How will audiences reply to an offer or call of action? Is response by way of this reply measureable?

A good direct mail message is written in conversational tone, void of jargon or acronyms, and walks the line between highlighting a brand, product or service and divulging the benefits to the audience. All messages should be written in a clear and concise way that evokes emotion in the reader. Furthermore, messages should use “you” more than “I” or “we” in order to convey that the focus is on the recipient. Under no circumstances should you forget the call to action—one or two

sentences that clearly tells the reader what it is that they should do, why they

should it, how they should respond and where. Ferrari believes that businesses

sometimes make the mistake of simply sending existing marketing materials to

their target audiences without any context and missing the call to action. “You to action.”9

need to create a direct mail piece with a strong offer that will spur the recipient

A good call to action is one that relates and is of value to target audiences, is

clear and explains how the offer can be redeemed. Consider calls to action that for a free gift.” Because vague calls to action may convert someone who had already had intentions to something, but calls to action with an offer create motivation and a sense of urgency.

incorporate an offer of some sort, like “Buy today and save 20%” or “Call today

Note: Our Blue Paper on Online Coupon Strategies outlines some great couponing and discount tactics. Designing the final product

Once a general format has been conceptualized and copy has been written, the

9 Ferrari, Jack. “How to Create a Direct Marketing Campaign.” Business & Small Business. 01 Nov. 2007. Web. 10 Mar. 2010. <http://www.entrepreneur.com/marketing/marketingbasics/marketingmaterials/article80786.html>.
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design can be executed. Businesses with larger budgets have the benefit of hiring experienced professionals to create beautiful direct mail pieces or sometimes have qualified employees on staff to help. However, it’s often a different story

for small businesses and nonprofits, but that doesn’t mean the direct mail piece program, keep these pointers in mind: •

will necessarily be less effective. For those designing in-house with a basic design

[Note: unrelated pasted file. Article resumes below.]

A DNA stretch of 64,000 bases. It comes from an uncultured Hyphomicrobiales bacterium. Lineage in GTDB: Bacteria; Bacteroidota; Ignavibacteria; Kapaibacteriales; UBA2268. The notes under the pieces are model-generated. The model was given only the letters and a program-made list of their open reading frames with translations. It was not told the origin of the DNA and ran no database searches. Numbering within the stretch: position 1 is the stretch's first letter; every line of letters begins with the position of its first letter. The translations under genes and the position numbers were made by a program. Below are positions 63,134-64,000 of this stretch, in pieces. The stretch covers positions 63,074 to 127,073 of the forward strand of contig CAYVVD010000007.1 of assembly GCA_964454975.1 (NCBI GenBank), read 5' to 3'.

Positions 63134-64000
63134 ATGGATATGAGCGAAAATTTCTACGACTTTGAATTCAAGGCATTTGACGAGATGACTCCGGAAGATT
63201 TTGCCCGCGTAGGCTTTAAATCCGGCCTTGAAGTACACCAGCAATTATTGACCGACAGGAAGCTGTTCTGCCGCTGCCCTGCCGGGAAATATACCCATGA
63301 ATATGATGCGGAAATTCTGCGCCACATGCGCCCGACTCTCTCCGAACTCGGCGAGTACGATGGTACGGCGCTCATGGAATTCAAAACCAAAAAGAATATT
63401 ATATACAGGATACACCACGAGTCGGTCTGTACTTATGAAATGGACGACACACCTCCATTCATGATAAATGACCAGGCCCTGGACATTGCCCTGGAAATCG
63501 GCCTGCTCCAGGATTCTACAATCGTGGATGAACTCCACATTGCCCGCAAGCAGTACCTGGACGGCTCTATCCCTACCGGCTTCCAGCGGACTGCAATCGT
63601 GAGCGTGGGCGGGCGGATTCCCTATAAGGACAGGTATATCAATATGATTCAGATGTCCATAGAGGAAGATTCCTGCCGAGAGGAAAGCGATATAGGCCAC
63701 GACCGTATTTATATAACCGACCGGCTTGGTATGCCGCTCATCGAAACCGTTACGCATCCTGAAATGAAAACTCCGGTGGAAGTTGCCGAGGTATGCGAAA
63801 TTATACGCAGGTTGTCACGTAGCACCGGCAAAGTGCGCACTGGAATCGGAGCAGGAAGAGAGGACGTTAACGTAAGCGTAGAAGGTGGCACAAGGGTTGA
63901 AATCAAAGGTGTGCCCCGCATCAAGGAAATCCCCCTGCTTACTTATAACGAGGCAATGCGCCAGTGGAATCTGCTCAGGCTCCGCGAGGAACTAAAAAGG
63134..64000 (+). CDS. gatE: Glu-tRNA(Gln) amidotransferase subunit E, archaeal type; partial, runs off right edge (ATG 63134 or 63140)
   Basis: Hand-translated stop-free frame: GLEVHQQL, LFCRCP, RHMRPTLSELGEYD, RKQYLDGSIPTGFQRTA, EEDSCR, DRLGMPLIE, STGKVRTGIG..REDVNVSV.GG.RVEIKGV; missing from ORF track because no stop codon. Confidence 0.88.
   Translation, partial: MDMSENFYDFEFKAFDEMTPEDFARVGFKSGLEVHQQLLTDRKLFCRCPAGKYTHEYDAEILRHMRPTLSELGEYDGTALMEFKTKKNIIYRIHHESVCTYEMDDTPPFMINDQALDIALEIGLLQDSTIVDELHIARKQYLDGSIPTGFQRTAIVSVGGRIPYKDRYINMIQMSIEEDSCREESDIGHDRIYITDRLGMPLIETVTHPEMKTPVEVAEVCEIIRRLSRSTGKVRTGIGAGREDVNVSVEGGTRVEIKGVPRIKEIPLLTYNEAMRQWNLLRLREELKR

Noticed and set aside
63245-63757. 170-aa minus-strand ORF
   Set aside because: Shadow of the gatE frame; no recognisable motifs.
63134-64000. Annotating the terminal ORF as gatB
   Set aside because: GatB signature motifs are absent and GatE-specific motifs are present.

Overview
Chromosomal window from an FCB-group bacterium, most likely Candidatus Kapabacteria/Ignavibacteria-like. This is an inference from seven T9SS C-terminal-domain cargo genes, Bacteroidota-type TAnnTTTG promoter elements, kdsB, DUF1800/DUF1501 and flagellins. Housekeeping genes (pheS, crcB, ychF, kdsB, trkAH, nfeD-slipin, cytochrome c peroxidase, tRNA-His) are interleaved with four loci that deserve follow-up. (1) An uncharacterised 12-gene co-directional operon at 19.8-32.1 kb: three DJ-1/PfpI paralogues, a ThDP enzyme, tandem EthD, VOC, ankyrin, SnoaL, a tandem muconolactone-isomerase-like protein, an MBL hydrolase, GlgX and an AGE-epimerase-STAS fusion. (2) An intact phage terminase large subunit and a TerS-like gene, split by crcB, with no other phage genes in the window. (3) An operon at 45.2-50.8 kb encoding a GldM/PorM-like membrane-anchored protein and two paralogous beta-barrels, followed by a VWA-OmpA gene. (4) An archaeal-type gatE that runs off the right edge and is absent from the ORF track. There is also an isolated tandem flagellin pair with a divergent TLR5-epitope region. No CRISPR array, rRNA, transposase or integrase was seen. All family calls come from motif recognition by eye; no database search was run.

Allow only one main element to dominate a page or a series of smaller elements.

Brand your direct mail pieces—make sure the logo is prominent, as is the Web address and contact information.

Don’t fear open space (called white space)—it’s inviting to the eye.

Use only images or illustrations that are relevant and reinforce the message of the direct mail piece. See our Blue Paper on message and brand.

Photo Libraries for tips on selecting an image that’s best for your

Stick to two fonts—Either one Serif (like Times New Roman) and either a Serif or San Serif font that complement each other. Any more than two and the design will look cluttered and loud.

one Sans Serif (like Arial). Or you could pair a decorative font with

Keep in mind the CRAP design principles—Contrast (use contrasting colors, fonts, font sizes, etc. and make different design themes very different or totally the same), Repetition (Repeat motifs, logos, etc. throughout the design), Alignment (align text and images to be appealing to the eye) and Proximity (things that go together, like a

point in the message and a photo, should be close to one another).10 Other design considerations revolve around postal regulations and should be

discussed at the onset of any direct mail campaign. And that’s because the price of postage fluctuates based on the piece’s size, weight, thickness and shape. There are also very thorough specifications for some types of mail, like self-mailers, that of piece, how many tabs or staples are necessary, and printable area (so as not to be interfered with or covered up by mail sorting stickers or printed codes).

dictate how a piece can be folded and if the fold can be on the top or the bottom

Visit www.usps.com for endless details on every direct mail piece imaginable for
10 Williams, Robin. The Non-designer’s Design Book. Berkeley, Calif: Peachpit, 0820. Print.
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guidance or page through the United States Postal Service physical standards for retail mail. So take note: Don’t design a piece first without knowing exactly what having to redesign a piece to meet your budget and mailing regulations!

specifications need to be followed for its mailing. Or, you could end up completely

Adding a personal touch